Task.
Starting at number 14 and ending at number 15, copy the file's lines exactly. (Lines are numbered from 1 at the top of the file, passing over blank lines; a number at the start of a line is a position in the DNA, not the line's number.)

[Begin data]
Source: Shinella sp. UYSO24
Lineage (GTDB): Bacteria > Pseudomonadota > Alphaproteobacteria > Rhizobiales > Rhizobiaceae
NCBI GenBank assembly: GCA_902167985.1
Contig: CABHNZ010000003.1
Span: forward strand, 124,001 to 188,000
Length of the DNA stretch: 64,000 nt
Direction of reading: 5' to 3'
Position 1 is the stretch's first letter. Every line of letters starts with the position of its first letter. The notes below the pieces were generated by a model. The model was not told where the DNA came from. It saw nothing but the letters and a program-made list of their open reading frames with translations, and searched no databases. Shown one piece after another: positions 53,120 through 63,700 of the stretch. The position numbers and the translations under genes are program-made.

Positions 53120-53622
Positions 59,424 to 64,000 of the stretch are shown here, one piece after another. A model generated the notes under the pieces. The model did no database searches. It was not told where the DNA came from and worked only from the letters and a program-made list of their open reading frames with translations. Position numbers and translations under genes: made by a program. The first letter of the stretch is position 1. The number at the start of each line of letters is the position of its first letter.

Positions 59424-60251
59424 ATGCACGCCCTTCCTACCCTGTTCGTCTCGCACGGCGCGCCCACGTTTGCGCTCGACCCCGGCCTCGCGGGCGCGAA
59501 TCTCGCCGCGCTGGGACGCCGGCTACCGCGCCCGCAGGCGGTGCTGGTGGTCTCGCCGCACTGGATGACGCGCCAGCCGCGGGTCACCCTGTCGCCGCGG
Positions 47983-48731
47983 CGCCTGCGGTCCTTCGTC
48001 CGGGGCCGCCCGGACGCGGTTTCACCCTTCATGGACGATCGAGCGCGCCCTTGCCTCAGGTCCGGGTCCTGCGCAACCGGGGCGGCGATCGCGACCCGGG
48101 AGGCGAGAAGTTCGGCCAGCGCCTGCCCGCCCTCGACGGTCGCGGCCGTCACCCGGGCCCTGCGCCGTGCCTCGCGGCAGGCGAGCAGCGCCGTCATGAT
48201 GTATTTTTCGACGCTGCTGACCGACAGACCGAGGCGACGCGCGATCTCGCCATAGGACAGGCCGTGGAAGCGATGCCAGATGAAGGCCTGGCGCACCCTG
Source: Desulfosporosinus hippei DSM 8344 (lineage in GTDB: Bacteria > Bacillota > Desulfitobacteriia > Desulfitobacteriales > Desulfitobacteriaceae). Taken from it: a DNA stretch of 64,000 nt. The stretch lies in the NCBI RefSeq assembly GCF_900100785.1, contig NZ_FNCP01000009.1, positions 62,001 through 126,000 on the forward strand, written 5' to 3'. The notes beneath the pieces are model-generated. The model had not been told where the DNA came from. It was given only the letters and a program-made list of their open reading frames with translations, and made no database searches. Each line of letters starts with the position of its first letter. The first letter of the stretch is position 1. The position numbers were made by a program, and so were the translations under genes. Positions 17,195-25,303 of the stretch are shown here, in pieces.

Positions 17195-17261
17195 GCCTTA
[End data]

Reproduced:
Positions 47983-48731
47983 CGCCTGCGGTCCTTCGTC